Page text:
Thursday, May 30, 2024
HomeFirst Lookindex/list_13470_1Nurse Practitioner–led Care Improves Quality of Life for Multiple Sclerosis Patients

Nurse Practitioner–led Care Improves Quality of Life for Multiple Sclerosis Patients

The study covered in this summary was published in as a preprint and has not yet been peer reviewed.

Key Takeaways

  • Depression improved with add-on nurse practitioner (NP)–led care in comparison with usual neurologist care at 3 and 6 months for patients with multiple sclerosis (MS): satisfaction with care was the same in both groups.

  • Additional research is necessary to examine how NPs could enhance care for patients with MS in healthcare environments.

Why This Matters

  • Providing care for people with MS is becoming more complex, and there is a need of innovation.

  • Owing to high MS rates in Canada, general neurologists encounter challenges in delivering optimal care for MS patients in their busy office settings.

  • Treatment gaps and unmet needs of people with MS underscore the need for alternative ways to provide care.

  • This study attempted to assess the effects of add-on NP-led care for people with MS who had depression and anxiety (assessed with the Hospital Anxiety and Depression Scale [HADS]), compared to usual care (community neurologist, family physician).

Study Design

  • People under the care of community neurologists were randomly assigned to add-on NP-led care or usual care for 6 months.

  • The primary outcome was the change in HADS score at 3 months.

  • Secondary outcomes consisted of HADS (6 months), EQ5D, MSIF, and CAREQOL-MS scores at 3 and 6 months and Consultant Satisfaction Survey results at 6 months.

  • The researchers enrolled 248 participants, of whom 228 stayed in the trial until the end (120 in the NP-led care arm and 108 in the usual-care arm). There were no major differences between the two groups at baseline.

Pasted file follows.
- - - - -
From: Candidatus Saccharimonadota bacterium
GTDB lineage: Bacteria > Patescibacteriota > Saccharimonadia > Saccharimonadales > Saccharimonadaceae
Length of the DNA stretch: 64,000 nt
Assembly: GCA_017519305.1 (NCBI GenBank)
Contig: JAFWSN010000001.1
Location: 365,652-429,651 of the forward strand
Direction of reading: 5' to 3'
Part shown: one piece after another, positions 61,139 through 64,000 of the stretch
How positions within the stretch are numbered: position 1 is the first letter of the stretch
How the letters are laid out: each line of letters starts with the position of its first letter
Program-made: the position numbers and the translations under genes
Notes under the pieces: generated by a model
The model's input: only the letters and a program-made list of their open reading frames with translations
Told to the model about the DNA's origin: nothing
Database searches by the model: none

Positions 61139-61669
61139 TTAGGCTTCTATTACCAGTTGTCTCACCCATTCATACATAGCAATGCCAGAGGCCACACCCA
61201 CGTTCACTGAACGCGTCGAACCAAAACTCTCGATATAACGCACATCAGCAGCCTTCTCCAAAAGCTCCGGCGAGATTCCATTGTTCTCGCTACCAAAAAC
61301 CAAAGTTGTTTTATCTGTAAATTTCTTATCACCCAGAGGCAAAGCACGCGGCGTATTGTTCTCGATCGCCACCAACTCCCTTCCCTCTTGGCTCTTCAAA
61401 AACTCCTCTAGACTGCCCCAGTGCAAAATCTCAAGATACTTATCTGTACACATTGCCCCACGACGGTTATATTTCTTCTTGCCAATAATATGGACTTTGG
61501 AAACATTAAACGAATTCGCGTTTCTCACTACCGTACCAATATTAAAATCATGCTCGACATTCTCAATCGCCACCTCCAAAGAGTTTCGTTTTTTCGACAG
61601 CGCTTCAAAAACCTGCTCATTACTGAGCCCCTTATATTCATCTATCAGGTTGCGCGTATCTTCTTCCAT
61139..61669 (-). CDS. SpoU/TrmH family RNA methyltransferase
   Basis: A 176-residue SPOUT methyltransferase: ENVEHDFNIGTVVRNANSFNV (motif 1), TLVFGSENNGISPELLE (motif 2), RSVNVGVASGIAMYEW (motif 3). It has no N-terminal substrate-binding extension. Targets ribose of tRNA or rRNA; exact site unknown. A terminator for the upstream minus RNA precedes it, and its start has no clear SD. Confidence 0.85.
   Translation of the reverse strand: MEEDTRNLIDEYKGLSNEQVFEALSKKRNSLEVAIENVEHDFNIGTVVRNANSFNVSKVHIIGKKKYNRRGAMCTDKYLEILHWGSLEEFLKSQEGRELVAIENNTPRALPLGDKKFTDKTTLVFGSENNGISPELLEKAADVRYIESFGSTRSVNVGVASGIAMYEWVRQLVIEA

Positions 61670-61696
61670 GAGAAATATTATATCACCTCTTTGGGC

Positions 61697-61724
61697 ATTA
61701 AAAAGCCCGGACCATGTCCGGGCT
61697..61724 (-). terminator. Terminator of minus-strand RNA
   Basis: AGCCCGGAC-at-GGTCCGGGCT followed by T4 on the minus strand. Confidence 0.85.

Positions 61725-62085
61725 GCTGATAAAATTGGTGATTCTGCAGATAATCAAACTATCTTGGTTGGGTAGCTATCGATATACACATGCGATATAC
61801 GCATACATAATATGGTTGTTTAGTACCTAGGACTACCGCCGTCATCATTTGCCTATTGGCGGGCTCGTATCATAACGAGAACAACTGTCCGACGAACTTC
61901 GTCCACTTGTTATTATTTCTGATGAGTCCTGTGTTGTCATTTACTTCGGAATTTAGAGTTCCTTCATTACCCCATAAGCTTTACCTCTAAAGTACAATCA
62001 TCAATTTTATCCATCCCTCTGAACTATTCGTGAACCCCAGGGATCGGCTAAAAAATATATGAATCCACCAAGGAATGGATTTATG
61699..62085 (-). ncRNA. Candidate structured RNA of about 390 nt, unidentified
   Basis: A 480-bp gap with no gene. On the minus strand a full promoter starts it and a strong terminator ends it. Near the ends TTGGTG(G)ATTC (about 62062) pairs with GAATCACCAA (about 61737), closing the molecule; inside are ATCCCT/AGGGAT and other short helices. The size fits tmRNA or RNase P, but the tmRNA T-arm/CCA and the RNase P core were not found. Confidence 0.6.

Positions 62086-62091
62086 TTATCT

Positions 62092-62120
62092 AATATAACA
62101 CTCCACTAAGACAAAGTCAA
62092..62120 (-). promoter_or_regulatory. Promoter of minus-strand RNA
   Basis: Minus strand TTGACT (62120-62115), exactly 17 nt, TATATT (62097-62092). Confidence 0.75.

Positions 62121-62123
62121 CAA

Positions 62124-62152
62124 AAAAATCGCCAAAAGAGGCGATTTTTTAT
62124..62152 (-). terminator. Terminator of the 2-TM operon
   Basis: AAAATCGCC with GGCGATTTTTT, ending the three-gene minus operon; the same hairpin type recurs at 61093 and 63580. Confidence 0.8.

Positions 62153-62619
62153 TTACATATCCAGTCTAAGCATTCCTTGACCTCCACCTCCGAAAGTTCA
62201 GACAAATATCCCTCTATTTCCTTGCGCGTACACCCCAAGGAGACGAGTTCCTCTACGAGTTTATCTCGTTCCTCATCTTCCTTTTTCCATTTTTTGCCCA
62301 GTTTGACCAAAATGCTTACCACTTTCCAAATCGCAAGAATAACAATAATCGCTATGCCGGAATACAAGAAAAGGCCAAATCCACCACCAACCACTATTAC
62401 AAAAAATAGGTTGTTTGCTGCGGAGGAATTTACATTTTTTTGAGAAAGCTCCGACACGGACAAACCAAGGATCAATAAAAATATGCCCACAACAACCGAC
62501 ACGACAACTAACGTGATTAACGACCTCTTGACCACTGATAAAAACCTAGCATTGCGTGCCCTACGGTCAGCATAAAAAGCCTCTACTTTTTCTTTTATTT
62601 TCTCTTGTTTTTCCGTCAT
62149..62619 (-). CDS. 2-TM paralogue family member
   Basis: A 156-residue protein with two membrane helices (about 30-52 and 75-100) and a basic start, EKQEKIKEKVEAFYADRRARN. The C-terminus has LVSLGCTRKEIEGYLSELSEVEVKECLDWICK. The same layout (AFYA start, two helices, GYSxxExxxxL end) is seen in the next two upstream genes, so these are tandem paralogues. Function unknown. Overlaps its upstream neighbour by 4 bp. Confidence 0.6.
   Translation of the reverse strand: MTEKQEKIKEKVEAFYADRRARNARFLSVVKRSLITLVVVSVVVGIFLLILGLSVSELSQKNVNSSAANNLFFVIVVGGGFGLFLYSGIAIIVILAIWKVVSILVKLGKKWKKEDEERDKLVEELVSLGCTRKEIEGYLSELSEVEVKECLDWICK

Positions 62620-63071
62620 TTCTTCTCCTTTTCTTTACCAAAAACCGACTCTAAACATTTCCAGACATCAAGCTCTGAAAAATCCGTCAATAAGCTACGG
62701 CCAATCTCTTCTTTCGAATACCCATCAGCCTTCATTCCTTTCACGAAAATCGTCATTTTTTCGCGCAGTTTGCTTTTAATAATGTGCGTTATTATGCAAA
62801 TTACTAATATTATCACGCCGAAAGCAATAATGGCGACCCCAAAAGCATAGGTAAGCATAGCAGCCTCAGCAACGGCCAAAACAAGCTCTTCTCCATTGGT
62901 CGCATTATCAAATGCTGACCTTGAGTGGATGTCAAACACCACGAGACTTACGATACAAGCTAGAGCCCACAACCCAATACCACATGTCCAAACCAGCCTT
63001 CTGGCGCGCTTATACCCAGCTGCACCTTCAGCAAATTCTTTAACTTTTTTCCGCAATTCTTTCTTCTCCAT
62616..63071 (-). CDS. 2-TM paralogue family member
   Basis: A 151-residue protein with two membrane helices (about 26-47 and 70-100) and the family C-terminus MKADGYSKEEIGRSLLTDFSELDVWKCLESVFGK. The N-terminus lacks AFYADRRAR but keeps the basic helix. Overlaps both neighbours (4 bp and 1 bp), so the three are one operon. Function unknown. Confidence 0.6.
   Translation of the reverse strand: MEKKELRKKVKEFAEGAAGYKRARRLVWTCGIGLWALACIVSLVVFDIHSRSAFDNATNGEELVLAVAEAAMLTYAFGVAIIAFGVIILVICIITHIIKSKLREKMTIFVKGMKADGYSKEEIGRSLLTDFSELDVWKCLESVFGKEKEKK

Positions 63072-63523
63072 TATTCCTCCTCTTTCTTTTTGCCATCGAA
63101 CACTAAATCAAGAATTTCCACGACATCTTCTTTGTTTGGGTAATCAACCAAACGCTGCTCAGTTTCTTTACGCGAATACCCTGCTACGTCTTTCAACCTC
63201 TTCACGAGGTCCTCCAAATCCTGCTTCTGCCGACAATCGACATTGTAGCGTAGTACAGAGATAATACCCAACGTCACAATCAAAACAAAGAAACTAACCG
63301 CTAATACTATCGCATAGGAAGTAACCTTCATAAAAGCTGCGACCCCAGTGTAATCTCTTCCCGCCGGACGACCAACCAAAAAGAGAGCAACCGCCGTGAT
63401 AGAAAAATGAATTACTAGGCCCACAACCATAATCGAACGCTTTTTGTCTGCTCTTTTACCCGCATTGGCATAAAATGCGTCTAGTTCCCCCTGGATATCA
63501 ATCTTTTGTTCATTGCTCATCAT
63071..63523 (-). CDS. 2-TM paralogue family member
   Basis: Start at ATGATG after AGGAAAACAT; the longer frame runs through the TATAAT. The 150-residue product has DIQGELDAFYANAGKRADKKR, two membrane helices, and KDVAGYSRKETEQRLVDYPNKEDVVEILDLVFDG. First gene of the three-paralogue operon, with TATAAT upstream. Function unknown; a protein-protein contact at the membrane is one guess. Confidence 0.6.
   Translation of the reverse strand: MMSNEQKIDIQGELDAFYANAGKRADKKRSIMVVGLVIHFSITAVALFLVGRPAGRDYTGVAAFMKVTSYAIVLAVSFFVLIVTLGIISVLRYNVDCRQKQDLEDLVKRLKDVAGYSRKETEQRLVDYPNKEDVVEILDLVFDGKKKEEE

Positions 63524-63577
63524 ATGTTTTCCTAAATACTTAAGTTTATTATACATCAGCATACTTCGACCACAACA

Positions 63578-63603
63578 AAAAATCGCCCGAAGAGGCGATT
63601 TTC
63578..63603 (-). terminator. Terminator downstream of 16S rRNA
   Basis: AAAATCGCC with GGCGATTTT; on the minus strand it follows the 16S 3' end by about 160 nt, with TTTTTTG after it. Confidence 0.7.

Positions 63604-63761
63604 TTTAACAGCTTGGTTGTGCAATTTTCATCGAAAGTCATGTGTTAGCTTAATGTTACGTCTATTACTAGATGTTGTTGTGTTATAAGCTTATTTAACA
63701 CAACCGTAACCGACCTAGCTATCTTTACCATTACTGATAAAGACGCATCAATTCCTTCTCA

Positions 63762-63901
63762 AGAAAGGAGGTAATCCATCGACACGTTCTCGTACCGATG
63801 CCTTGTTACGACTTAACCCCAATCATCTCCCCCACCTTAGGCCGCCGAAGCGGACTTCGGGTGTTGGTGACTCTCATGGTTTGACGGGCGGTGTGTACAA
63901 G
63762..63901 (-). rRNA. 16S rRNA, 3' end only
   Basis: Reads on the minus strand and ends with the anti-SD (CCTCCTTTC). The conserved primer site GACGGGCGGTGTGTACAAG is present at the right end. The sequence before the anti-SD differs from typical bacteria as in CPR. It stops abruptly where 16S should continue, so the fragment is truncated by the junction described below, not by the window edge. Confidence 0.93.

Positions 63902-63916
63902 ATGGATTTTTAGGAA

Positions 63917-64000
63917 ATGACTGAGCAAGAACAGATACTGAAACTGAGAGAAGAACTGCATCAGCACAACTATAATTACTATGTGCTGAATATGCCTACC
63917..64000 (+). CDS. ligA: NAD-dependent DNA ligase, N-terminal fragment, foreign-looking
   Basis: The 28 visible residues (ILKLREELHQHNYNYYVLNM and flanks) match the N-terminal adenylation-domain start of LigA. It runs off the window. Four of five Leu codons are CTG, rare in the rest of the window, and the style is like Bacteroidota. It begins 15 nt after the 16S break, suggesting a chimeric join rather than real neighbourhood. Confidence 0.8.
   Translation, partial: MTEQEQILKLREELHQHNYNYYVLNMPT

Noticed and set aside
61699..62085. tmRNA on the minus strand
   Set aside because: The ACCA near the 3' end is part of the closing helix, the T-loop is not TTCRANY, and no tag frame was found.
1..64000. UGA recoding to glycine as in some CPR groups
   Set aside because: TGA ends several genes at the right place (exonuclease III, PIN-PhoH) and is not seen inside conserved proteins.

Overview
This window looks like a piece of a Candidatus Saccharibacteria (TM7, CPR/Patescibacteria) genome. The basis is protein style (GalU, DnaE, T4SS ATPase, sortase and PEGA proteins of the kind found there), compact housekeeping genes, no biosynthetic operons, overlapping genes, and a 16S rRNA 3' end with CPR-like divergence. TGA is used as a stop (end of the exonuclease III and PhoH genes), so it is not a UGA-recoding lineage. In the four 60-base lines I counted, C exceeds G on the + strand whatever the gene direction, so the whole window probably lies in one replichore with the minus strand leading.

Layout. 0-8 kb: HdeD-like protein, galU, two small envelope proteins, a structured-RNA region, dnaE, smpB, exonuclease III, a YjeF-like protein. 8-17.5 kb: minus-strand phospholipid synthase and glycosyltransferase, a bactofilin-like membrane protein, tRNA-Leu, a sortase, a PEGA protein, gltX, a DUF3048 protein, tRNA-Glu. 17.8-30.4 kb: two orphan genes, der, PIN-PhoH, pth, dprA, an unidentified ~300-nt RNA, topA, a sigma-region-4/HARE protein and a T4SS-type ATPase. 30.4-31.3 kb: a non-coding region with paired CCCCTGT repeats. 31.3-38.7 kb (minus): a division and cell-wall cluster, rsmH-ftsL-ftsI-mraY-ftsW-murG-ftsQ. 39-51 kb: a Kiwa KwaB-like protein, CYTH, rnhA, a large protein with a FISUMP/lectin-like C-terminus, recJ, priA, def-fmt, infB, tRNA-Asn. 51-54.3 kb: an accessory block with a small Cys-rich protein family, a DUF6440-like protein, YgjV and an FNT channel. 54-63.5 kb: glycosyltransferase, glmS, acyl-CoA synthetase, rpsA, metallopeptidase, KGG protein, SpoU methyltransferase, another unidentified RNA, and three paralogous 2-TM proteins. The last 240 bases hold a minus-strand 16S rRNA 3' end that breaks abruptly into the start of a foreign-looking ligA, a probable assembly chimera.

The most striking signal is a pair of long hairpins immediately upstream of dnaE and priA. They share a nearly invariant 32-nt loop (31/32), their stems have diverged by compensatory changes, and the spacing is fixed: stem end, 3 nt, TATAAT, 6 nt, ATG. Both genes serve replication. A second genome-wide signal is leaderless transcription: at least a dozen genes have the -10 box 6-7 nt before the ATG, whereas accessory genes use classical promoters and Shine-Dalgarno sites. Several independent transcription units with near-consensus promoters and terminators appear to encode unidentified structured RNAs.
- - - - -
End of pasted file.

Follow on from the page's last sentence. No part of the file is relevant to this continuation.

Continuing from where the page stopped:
• Participants were highly educated (71.05%), were employed full time (41.23%), and living independently (68.86%). The mean age of the patients was 47.32 (SD, 11.09) years, the mean EDSS score was 2.53 (SD, 2.06), the mean duration since MS diagnosis was 12.18 (SD, 8.82) years, and 85% had relapsing-remitting MS.

Key Results

  • Mean change in HADS depression score (3 months) was -0.41 (SD, 2.81) for the NP-led care group, vs 1.11 (SD, 2.98) for the usual-care group (P = .001), which was sustained at 6 months; for anxiety, it was -0.32 (SD, 2.73) for NP-led care group, vs 0.42 (SD, 2.82) for the usual-care group (P = .059).

  • Other secondary outcomes were not substantially different. There was no difference in satisfaction of care in the NP-led care arm (63.83 [SD, 5.63]) in comparison with the usual-care group (62.82 [SD, 5.45]; P = .194).


  • Participants self-reported their data, rendering them susceptible to subjective bias.

  • The patients presumably enrolled in the study if they were open to being managed by an NP in addition to their community neurologist; they probably perceived involvement of an an NP from a positive perspective, which could influence the finding of a similar degree of consultant satisfaction between arms.

  • The duration of the study was limited to 6 months, which may not be sufficient to observe a significant change in a patient’s HADS, MFIS, or EQ5D score. Nonetheless, there was an encouraging trend that NP-led care can positively influence or delay the decline of quality-of-life measures, such as depression, for people with MS.

  • The researchers did not evaluate the add-on aspects to NP-led care in the MS subspecialty clinic settings.

  • The study was conducted in a public healthcare system in Canada.

Study Disclosures

  • The authors have disclosed no relevant financial relationships.

This is a summary of the preprint research study, “The Effect of Nurse Practitioner (NP-led) Care on Health-Related Quality of Life in People with Multiple Sclerosis ― A Randomized Trial,” written by Penelope Smyth from the University of Alberta, published on medRxiv, and provided to you by Medscape. This study has not yet been peer reviewed. The full text of the study can be found on

For more news, follow Medscape on Facebook, Twitter, Instagram, and YouTube.

- Advertisment -

Most Popular